Residents and staff from The Neighborhood at Tellico Village and Premier Residences at Tellico Village, some decked in purple, waved pom-poms and proudly walked around the center campus Saturday to raise Alzheimer’s awareness.
As of Saturday morning, the walk helped collect $1,935 from 11 sponsors, some of which set up tables in the front of Premier Residences.
The event was part of a grander nationwide effort through the Alzheimer’s Association Walk to End Alzheimer’s, and marked the first time it was held on the Village campus.
“We joined everywhere else,” Stephanie Willett, The Neighborhood Bridge to Rediscovery memory care program director, said. “Due to COVID, we don’t go out and join anywhere else, but all the other walks — we walked in Maryville at Foothills in previous years.”
About 65 people, including more than 40 residents from both properties, participated in the three walks varying in distance.
“It’s toward the residents’ abilities, because some residents can walk a lot further than others, but we wanted everyone to have a chance to participate,” Jennifer Krueger, Premier Residences assistant executive director, said. “So we didn’t want them to feel like they had to walk three miles or something like that, no matter what their abilities were. We even have one resident who said, ‘I really can’t walk,’ but he’s got one of those scooters and I was like, ‘Get your scooter. Drive it. Do that’.”
A staff member and resident teamed up for each walk, Krueger said. As people walked by the front of The Neighborhood, memory care residents outside in the parking lot waved and cheered them on.
According to the Alzheimer’s Association, more than 5 million Americans are living with the disease. The number could balloon to almost 14 million by 2050. Alzheimer’s is the sixth-leading cause of death in the U.S.
“It’s huge because you’ve got the family members, you have the community and the staff members who contribute,” Willett said of the amount collected. “Alzheimer’s is very dear to me because I’ve had it in my family and I’ve been the director in our memory care for four years and it’s just a very special place in my heart.
“… My grandmother had Alzheimer’s and my dad had Alzheimer’s and I had an uncle that had it,” she added. “I’ve cared for them during their whole time. So I started when I was 14 with my grandmother and it just kept going.”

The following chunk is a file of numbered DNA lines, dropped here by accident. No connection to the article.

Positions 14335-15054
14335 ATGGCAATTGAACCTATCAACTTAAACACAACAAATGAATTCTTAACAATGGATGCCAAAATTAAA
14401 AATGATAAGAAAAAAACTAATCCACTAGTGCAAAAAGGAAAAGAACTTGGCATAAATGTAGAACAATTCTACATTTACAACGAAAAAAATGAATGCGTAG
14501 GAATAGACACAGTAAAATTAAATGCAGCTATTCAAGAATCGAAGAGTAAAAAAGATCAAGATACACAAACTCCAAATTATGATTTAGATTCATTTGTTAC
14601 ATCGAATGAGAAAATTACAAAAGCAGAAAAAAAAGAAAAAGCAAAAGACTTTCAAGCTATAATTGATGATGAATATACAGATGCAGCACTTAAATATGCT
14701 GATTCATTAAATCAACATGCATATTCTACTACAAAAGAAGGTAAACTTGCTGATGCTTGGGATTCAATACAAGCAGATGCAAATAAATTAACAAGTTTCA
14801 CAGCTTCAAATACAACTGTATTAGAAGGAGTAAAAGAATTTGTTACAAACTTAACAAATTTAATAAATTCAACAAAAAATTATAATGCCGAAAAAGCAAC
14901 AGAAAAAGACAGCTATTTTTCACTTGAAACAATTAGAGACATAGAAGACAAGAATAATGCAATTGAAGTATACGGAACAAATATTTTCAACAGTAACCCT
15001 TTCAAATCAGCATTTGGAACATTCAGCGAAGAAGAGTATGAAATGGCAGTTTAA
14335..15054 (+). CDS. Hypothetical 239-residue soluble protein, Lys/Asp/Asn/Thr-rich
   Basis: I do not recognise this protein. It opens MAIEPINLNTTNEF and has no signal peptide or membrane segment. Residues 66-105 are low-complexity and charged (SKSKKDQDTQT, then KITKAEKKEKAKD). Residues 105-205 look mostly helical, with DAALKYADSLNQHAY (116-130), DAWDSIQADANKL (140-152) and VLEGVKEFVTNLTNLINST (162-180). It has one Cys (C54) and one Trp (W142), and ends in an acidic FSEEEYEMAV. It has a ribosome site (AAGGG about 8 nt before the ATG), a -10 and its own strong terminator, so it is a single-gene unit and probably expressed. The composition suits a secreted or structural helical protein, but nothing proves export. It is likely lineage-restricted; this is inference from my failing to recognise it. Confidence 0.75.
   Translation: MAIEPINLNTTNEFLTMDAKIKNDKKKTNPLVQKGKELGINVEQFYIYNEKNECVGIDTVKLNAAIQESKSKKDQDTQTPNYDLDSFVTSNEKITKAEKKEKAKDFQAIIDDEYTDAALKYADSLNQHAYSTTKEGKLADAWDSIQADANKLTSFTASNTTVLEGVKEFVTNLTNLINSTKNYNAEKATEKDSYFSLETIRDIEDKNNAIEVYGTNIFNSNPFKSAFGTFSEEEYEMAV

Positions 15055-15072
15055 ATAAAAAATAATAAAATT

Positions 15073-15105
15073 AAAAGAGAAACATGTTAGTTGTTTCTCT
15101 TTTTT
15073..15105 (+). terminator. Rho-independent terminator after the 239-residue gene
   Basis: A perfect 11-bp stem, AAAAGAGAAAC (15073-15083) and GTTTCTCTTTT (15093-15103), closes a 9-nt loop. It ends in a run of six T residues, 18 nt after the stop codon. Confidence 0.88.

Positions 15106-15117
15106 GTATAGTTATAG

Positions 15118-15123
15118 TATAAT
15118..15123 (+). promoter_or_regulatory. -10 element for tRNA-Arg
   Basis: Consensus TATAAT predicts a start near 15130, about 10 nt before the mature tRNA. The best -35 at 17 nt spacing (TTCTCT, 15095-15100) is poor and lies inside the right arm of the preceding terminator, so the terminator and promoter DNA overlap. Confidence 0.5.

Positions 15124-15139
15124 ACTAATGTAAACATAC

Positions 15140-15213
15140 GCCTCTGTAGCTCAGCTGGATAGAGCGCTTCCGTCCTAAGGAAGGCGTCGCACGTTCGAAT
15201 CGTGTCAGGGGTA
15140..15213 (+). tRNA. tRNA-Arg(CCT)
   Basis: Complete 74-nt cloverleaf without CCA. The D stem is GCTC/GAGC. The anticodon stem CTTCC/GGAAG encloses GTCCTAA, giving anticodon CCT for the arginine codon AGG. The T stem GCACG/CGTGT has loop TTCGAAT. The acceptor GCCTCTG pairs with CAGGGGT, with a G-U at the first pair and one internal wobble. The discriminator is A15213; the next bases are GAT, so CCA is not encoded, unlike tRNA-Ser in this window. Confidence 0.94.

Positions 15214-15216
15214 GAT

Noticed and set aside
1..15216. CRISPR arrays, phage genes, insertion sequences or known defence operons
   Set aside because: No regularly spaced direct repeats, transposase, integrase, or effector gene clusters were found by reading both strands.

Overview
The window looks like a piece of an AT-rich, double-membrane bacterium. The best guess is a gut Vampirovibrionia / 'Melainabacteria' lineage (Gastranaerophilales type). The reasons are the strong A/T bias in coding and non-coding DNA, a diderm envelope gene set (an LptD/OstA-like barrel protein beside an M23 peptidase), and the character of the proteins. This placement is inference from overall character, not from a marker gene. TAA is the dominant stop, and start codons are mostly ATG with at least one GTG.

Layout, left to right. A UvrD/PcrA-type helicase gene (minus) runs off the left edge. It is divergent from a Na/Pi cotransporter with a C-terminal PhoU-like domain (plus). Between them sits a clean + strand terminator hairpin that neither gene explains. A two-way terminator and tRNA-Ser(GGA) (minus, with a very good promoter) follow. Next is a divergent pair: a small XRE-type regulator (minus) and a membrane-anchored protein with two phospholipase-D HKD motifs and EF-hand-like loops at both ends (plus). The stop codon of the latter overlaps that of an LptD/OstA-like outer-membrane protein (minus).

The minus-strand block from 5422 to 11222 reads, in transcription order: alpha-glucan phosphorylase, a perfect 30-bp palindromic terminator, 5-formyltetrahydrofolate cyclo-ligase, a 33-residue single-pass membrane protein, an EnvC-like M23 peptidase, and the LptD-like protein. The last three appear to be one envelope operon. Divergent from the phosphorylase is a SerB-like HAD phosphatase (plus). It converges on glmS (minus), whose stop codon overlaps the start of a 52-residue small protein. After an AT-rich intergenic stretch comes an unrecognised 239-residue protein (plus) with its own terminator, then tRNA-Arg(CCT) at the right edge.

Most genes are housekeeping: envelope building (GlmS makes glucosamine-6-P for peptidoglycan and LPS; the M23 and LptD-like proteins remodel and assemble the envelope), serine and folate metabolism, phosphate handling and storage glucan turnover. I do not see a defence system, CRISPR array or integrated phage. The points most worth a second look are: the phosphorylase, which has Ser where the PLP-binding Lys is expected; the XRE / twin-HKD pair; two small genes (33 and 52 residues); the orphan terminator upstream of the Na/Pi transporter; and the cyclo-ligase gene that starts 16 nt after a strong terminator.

Dawn Queener, a Realtor with Walker Realty Group, had a grandmother suffer from the mind-crippling disease.
“Ever since she passed away in 2007, I’ve always been a part of the Alzheimer’s community just because that’s something that’s directly affected my life,” Queener said. “So that’s why I’m here. I just feel passionate about raising money to find a cure because if we could have had a cure for my grandmother, she might still be here. It was a tough thing to go through and watching my papaw take care of her and my mom, it was hard.
“They needed support, and so I think raising money to find a cure, it also helps the caregivers because they’re the ones who are suffering during the process of taking care of somebody,” she added.
Employees of Quality Home Health Care, which provides services to residents at Premier Residences, were present Saturday.
“I think in Home Health we’re supporters of just the older population in general, but I think it really kind of became very personal to a lot of our employees in terms of having family members going through the same thing, and I think with that and bringing forth talking to others about that,” Anna DeNino, Quality Home Health memory care coordinator, said. “The company as a whole and the agency as a whole said this is an area that we also need to really probably branch out and really focus more on, or at least bring a better quality of life to them in their home or setting, whatever that might look like.”